Newspaper article The Florida Times Union

City's White Christmas a 25-Year-Old Memory

Newspaper article The Florida Times Union

City's White Christmas a 25-Year-Old Memory

Article excerpt

Byline: Dan Scanlan

Jacksonville celebrates a silver anniversary today, but those who lived through the snow storm of 1989 probably didn't break out the bubbly back then.

Instead, they broke out shovels as the freak storm of Saturday Dec. 23, 1989, dumped 1.9 inches of the white stuff on roads, cars and holiday plans.

The snow cancelled holiday church services, while planes couldn't fly and buses couldn't run.

Motorists skittered and slid as fender-benders fouled roadways and bridges were closed. The snow made national news as then-CBS Evening News anchor Dan Rather showed video of the ice-covered Acosta Bridge.

Meteorologists knew the storm was coming, First Coast News senior meteorologist Tim Deegan said. He was there to predict it.

"Even to this day, it is amazing how well the long-range models did. It didn't nail it, but seven or eight days in advance it showed this atmospheric pattern that was so crazy you couldn't dismiss it," Deegan said. "... Depending on where you were, we had 15 to 24 hours of freezing rain and sleet before the snow hit. And you had the whole East Coast coming through Jacksonville heading south [for Christmas visits] and those bridges were locked up."

Then-Mayor Tommy Hazouri remembers the frozen landscape a quarter century ago, but says there was an early Christmas gift in the storm.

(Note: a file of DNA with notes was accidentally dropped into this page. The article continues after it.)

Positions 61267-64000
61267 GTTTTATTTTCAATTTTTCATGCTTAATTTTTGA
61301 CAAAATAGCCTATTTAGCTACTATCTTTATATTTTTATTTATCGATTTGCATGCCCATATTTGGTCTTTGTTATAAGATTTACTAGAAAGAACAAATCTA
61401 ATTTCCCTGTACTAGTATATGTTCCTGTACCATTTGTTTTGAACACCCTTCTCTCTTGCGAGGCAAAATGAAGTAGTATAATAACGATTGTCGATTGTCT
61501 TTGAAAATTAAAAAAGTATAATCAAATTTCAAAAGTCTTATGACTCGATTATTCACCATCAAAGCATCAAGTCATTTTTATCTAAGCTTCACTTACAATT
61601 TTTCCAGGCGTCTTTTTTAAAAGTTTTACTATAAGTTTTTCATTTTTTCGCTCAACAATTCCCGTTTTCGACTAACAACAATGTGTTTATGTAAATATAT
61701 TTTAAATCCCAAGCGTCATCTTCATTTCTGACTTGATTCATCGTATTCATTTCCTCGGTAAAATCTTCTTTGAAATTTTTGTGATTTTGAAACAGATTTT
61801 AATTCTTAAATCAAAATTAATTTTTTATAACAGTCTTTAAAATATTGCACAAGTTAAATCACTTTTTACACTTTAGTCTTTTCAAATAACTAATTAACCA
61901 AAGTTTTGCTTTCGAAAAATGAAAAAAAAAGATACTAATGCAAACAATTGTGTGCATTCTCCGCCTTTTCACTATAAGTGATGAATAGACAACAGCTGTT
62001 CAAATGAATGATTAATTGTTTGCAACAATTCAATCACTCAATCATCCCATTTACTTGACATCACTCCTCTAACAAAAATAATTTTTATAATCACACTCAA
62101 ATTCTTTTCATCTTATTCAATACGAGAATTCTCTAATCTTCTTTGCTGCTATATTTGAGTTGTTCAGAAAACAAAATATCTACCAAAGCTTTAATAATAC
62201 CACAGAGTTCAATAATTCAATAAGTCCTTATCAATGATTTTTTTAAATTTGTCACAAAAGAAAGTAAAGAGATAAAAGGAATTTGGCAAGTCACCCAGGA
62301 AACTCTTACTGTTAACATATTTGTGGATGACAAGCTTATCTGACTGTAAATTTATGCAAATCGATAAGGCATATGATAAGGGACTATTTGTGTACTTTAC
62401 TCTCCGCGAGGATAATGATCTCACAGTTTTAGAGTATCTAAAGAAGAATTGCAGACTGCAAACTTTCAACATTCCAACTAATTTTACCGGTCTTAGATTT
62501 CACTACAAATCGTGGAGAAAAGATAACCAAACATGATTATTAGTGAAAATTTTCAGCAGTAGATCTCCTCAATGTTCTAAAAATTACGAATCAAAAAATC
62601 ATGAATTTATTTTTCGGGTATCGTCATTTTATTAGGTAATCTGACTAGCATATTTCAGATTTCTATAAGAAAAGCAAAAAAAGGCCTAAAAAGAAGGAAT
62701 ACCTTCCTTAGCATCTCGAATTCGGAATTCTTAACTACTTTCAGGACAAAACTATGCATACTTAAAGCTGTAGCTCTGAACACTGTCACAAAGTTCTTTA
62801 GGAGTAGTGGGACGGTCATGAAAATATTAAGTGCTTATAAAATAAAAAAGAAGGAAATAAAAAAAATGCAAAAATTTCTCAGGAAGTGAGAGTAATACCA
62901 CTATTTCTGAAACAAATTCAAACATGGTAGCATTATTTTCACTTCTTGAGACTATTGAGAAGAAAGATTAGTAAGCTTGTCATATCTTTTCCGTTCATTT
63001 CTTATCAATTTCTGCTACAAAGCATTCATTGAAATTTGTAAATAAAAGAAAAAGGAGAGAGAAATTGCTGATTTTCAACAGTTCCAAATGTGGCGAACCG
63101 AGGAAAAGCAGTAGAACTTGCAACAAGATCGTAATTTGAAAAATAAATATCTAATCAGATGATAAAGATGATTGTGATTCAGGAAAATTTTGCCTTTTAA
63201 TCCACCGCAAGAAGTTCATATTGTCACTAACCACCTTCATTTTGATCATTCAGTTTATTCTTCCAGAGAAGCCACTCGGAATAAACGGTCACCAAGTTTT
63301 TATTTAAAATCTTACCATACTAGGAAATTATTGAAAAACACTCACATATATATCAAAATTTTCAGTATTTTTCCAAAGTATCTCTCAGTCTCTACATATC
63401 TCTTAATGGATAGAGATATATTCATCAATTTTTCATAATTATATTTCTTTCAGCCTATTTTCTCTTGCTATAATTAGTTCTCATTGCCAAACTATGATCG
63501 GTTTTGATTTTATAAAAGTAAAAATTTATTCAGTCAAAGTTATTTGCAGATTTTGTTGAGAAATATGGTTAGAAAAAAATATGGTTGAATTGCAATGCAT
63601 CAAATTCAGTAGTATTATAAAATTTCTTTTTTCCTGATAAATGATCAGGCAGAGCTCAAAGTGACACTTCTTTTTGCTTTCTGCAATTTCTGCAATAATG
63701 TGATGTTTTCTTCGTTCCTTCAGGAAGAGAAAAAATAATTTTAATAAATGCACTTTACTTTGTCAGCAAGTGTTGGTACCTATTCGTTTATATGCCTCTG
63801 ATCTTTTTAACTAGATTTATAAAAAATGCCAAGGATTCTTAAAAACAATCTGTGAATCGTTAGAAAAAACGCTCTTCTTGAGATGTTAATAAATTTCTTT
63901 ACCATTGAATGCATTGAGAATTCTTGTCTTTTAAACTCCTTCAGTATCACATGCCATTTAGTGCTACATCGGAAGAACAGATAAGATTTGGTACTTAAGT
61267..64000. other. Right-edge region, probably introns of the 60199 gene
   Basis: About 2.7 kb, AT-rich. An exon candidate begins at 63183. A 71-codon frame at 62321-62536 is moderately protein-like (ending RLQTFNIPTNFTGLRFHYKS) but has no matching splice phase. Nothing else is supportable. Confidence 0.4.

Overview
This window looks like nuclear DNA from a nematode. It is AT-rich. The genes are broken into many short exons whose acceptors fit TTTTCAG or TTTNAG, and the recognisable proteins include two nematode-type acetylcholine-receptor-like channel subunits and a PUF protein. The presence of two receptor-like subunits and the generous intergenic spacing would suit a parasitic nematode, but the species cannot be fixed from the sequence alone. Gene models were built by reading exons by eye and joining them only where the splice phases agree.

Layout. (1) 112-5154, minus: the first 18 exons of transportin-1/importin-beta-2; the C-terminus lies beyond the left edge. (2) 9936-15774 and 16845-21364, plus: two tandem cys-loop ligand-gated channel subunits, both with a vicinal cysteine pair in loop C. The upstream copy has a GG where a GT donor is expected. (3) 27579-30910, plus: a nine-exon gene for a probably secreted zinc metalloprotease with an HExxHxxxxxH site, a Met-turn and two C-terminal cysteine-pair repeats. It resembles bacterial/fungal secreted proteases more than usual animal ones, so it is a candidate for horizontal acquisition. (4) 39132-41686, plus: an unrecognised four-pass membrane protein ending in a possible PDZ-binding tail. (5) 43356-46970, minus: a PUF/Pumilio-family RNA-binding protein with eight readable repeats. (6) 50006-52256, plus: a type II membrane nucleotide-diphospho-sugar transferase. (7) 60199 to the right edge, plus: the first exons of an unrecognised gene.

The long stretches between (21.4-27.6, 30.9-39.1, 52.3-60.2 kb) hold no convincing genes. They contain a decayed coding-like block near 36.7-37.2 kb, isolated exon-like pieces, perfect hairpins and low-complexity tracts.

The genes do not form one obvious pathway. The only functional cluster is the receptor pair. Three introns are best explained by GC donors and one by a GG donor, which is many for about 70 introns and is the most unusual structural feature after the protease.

"It was unexpected, but who could ask for anything better than snow on Christmas? It was a beautiful scene, although some didn't like the state closing some of the bridges but it was a safety issue. Jacksonville had the only white Christmas of the century," Hazouri said. "There were those who called and asked where the salt was, and I said, 'Enjoy the scenery.'"

The winter storm was part of a system moving across Florida and the southern Atlantic coast that hit the Carolina coast late Dec. 22, according to the National Weather Service.

While December snow flurries had been recorded in Jacksonville as far back as the late 1800s, the 1989 storm started as rain and sleet late Dec. 22, then turned into snow and ice the next day.

Snow and ice reached as far south as Daytona Beach, according to newspaper accounts. …

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